First of all, I would like to thank Kano for allowing me to participate in this debate. I also greet dreamlandmafia and offer him a warm handshake.
I think this epitomizes the exchange of ideas ATS is for.
Since the 1950s, when the first satellites were launched, we have known that space is the next frontier. And intuitively, we have known this will be
an international effort – it’s no longer one continent going to the next as in the days of Columbus, it’s our little world going into the cosmos.
Hence, I submit that space exploration should be an international priority because it promotes unity and understanding, as well as hope and optimism
in the future of mankind.
Never has this world of ours been more in need of unity, of a common goal. In the past thirty years, since the end of the Apollo program, it seems as
though humanity has been mainly reactive, not proactive. Reaction against poverty, against famine, against AIDS, against terrorism – this is all good
and well, and it must be done. But as Stephen Walker, speaking of Carl Jung’s work, aptly stated, “myths, in the collective life of cultures,
compensate for the inadequacy and one-sidedness of the present.” In other words, something which strikes the imagination and re-establishes hope in
our future is much required, and an international effort taking the can-do of humankind to the next level will do just that.
President Bush has already unveiled a plan to use a mission to the Moon, by 2020, as a stepping stone for sending human beings to Mars. It’s a
laudable goal. But more could be done by putting together an international effort combining the resources of a large number of countries.
A good number of recent Mars missions have been failures. Britain’s Beagle 2 has been lost, as well as the U.S.’s Mars Observer. NASA states that each
year it “struggles to make do with less and less. Many good proposals have been shelved and once in a lifetime opportunities missed.” (2) In this
context, President Bush’s proposal was met largely with indifference, and some cynicism.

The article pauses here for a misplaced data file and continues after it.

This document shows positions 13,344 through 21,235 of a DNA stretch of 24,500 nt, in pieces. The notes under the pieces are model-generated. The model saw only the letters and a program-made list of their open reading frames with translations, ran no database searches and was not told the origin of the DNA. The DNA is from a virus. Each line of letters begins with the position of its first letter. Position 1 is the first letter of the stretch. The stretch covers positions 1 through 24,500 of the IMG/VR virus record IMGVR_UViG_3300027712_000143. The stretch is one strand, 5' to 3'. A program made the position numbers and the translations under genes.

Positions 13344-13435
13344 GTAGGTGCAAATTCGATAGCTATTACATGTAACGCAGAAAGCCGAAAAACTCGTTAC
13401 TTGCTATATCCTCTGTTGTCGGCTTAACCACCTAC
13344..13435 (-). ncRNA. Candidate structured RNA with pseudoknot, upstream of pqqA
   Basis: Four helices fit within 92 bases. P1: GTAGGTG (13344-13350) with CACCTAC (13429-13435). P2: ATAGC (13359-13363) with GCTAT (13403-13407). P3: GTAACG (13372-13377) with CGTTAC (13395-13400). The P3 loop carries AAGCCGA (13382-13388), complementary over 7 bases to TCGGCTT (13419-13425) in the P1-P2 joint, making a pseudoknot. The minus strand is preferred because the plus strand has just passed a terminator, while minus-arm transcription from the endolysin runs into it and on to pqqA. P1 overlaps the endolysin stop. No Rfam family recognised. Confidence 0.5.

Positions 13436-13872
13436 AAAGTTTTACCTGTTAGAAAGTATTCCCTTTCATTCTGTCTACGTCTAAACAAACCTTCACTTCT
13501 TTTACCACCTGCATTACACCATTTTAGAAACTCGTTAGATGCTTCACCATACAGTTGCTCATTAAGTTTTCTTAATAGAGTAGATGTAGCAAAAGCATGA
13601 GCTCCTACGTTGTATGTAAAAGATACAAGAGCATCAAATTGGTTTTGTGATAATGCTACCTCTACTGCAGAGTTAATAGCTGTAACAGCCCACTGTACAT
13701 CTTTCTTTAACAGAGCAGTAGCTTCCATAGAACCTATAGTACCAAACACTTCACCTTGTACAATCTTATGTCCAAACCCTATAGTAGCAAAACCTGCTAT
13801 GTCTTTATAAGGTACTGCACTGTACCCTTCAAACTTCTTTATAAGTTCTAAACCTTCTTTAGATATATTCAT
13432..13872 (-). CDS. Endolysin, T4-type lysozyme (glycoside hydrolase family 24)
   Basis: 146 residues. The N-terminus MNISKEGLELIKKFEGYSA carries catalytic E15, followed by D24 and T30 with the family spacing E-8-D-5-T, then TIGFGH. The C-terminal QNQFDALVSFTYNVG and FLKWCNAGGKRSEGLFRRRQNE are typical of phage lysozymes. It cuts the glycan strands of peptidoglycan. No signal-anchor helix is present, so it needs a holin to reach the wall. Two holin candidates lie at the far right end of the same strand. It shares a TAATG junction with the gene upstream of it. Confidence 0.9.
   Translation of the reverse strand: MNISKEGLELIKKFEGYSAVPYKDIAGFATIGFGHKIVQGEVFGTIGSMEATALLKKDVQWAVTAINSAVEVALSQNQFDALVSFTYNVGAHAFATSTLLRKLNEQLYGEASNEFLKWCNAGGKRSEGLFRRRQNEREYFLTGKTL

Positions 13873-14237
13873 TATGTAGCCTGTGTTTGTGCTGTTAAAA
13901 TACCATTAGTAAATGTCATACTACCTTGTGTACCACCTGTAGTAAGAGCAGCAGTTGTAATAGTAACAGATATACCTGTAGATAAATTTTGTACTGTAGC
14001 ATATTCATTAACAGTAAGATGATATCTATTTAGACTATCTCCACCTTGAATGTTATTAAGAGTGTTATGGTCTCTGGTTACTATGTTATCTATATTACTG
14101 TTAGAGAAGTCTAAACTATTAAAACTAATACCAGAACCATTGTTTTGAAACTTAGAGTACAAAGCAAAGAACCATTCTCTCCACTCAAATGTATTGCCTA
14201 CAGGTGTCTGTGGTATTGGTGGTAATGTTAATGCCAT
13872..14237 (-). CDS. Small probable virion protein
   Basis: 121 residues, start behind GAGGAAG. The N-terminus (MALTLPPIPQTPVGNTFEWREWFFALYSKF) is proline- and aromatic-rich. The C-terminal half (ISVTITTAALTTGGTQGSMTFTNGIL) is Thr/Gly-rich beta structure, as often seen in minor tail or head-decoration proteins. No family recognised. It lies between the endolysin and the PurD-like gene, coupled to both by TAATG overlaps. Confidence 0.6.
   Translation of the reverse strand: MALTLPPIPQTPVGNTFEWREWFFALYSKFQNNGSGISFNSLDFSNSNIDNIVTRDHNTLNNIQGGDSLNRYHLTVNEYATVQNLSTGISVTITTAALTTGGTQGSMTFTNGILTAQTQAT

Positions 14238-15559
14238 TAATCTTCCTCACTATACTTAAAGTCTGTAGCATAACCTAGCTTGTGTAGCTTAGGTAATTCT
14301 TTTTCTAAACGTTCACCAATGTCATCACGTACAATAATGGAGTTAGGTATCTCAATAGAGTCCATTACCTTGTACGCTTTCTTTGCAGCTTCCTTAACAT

It need not be like this. Combining the efforts of many countries to take space exploration to the next level would provide much-needed financial
resources that national space programs are presently lacking, without detracting from the ongoing investments in the fight against famine, poverty,
AIDS and terrorism.
Such international cooperation is not new. Space shuttle missions have become more and more diverse, and the International Space Station has pulled
together the resources, knowledge and material of countries like the United States, Japan, Russia and Canada. In that context, it makes sense that
this cooperation must be expanded and applied to future developments in space exploration.
But more importantly, it must be made a priority. A joint declaration by a good number of countries, pledging to make space exploration an
international priority and possibly announcing a new common mission to Mars with a bolder timetable, would strike our imagination and promote a sense
of unity and common purpose which is cruelly lacking in our world. It would also encourage dialogue and understanding between countries, potentially
making conflicts easier to resolve and common efforts to tackle international problems easier to mobilize.
Fighting against poverty, famine and the destruction of the environment is all good and well, and it must be done. But it does not inspire us or
challenge us as fighting “for” something which restores hope in the betterment of humankind can.
1) WALKER, Steven F. (1995), Jung and the Jungians on Myth, Garland Publishing, New York, 198 p.
2) NASA, A Personal Plea, www.nineplanets.org...